This invention relates to novel mouse and rat models that permit the temporal death of neuronal precursor cells at any time point. Other existing methods of decreasing neurogenesis are relatively non-specific (e.g., injecting glucocorticoids) or require expensive equipment (e.g., focal x-irradiation)
These mice and rats are being used to inhibit adult neurogenesis in order to study the normal function of adult neurogenesis and to model disease states thought to feature decreased neurogenesis, such as chronic stress, anxiety, and depression.
The murine models have been engineered to express a herpes simplex virus gene called HSV-TK in neuronal precursor cells (through the use of a GFAP promoter). Cells that express HSV-TK undergo programmed death when exposed to a molecule called ganciclovir. The combination of these elements permits stopping neurogenesis at any time point in development by selectively providing ganciclovir to mice or rats expressing HSV-TK in neuronal precursor cells.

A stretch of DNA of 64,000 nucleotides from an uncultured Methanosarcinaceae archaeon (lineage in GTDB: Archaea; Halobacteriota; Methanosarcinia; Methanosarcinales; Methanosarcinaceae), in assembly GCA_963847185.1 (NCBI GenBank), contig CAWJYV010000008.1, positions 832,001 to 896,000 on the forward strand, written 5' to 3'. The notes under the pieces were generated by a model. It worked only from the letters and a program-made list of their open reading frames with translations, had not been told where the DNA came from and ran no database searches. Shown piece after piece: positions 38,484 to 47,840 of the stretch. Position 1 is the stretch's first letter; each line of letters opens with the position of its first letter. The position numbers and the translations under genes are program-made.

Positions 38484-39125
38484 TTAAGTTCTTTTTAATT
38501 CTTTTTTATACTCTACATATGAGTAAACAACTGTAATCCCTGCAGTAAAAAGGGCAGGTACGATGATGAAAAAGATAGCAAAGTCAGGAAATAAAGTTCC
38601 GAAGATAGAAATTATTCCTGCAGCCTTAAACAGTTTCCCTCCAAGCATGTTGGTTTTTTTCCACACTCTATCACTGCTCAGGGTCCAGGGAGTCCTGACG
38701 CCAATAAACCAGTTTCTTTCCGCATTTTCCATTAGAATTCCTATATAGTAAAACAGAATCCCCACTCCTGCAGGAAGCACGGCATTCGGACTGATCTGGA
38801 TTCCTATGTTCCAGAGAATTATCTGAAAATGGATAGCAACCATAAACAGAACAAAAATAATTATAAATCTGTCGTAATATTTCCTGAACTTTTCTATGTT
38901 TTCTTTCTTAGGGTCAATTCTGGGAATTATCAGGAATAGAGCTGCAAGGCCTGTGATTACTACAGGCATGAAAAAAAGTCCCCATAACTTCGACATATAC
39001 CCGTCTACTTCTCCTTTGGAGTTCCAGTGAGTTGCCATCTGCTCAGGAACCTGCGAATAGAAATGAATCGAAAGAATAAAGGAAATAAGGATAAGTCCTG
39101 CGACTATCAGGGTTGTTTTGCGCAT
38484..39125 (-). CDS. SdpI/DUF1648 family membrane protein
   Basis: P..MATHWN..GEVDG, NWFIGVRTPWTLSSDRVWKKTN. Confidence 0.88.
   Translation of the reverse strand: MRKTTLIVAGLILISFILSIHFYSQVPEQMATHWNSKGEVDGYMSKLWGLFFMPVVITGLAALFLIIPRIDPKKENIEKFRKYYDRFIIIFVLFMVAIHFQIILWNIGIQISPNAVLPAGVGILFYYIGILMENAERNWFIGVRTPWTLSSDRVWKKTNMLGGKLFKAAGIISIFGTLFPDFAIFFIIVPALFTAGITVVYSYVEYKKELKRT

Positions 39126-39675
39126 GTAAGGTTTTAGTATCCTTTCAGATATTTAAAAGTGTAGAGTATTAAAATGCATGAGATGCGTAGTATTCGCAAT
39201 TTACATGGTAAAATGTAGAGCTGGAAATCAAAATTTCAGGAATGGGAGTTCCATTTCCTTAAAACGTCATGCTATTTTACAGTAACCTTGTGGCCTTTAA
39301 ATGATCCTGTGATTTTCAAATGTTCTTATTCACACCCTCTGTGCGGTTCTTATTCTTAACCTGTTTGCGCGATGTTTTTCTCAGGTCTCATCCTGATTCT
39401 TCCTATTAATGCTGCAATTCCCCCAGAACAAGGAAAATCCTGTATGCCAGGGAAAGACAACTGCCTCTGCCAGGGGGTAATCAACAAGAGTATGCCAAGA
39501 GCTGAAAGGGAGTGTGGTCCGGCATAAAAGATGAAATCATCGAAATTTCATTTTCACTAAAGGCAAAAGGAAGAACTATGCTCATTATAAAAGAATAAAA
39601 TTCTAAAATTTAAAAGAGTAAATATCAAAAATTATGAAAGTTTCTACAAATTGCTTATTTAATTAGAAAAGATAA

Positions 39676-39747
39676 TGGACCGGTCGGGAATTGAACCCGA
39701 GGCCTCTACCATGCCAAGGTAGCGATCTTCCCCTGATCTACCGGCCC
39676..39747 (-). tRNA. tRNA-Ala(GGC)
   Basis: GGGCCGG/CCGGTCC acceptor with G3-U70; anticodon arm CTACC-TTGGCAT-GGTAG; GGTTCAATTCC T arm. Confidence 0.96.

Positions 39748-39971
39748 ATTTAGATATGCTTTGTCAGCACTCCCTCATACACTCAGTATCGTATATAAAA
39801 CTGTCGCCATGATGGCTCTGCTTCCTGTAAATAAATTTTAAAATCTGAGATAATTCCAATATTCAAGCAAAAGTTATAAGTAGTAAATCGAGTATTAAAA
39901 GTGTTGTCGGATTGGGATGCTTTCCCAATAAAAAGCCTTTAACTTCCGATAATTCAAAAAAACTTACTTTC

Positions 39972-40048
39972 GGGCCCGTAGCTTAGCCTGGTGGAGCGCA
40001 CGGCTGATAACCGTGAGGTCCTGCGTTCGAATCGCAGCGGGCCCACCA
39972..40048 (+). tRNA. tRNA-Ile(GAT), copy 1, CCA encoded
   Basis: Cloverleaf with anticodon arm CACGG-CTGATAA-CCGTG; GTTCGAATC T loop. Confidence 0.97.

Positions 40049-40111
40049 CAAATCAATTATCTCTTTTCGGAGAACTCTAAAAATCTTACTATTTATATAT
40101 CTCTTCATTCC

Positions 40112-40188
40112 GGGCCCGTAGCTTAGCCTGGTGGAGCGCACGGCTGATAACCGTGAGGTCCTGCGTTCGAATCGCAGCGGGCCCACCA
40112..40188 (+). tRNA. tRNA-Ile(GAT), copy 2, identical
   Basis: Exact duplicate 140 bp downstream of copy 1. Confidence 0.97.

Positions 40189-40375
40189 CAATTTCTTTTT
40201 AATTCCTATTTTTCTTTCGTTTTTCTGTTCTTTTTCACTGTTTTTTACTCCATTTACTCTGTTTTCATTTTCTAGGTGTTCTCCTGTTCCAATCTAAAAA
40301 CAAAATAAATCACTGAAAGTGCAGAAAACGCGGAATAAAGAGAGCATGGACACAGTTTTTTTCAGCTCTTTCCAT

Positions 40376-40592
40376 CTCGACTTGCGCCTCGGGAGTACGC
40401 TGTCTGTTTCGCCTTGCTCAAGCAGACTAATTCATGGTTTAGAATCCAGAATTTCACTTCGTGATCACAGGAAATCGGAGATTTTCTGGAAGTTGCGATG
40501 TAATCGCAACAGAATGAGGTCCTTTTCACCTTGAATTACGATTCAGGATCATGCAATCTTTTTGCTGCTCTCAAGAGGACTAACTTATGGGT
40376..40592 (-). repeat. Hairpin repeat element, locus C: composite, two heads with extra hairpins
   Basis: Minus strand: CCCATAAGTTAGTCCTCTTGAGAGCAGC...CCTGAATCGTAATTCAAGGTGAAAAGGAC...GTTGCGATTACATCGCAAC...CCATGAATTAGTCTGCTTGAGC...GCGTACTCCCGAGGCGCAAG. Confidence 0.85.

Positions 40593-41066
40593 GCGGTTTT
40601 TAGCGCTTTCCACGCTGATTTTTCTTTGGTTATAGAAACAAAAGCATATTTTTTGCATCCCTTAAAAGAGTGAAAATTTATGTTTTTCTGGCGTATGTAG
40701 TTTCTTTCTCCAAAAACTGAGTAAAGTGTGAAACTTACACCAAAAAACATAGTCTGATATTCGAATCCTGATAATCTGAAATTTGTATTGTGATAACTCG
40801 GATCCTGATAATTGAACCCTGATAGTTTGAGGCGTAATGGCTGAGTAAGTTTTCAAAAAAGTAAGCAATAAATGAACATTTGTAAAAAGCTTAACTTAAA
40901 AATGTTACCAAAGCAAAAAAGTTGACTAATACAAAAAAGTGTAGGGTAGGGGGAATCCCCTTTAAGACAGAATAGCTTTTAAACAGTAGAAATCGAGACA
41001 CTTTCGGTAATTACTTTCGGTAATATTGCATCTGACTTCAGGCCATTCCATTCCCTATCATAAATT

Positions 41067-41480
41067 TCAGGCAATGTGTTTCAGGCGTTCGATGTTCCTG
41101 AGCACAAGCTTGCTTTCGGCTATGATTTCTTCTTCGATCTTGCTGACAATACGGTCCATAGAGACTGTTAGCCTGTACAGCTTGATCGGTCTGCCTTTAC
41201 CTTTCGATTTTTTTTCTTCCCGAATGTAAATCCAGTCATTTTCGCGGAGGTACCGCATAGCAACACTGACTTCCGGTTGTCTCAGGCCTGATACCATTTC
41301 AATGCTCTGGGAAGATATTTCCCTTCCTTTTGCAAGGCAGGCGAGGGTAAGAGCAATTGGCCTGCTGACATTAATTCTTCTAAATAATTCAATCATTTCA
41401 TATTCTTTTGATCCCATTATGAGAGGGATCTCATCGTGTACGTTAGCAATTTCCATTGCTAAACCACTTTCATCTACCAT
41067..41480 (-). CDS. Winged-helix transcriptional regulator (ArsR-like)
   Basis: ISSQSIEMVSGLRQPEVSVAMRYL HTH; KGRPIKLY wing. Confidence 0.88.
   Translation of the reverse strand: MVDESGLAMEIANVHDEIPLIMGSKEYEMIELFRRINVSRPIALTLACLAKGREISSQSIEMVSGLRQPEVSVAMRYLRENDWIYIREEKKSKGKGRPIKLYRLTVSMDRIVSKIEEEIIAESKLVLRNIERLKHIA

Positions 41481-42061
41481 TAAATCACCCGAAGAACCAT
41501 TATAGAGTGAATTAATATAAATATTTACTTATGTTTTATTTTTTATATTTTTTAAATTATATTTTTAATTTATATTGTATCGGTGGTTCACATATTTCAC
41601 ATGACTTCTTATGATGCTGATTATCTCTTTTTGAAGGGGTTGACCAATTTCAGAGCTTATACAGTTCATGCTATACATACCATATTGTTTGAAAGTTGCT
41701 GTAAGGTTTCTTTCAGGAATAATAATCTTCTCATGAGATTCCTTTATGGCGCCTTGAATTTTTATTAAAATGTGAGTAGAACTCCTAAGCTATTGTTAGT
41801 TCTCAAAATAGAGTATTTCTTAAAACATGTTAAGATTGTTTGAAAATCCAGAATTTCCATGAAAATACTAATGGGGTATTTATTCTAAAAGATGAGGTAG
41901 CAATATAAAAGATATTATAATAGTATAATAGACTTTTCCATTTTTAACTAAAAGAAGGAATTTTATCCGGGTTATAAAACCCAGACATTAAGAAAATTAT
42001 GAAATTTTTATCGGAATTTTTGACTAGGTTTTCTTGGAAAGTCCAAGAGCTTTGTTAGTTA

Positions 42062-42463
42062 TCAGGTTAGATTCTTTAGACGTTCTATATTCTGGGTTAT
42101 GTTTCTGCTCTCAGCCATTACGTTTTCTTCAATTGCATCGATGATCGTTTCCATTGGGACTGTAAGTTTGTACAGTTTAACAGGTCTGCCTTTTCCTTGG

- These transgenic animals could be used as models for diseases thought to feature deficits in adult neurogenesis, including depression, anxiety, chronic stress-related illnesses, schizophrenia, drug addiction.
- The animals could be used to determine whether drugs alter behavioral phenotypes by altering neurogenesis or whether they act downstream or independently of neurogenesis.
Mouse and rat models are specific and require minimal equipment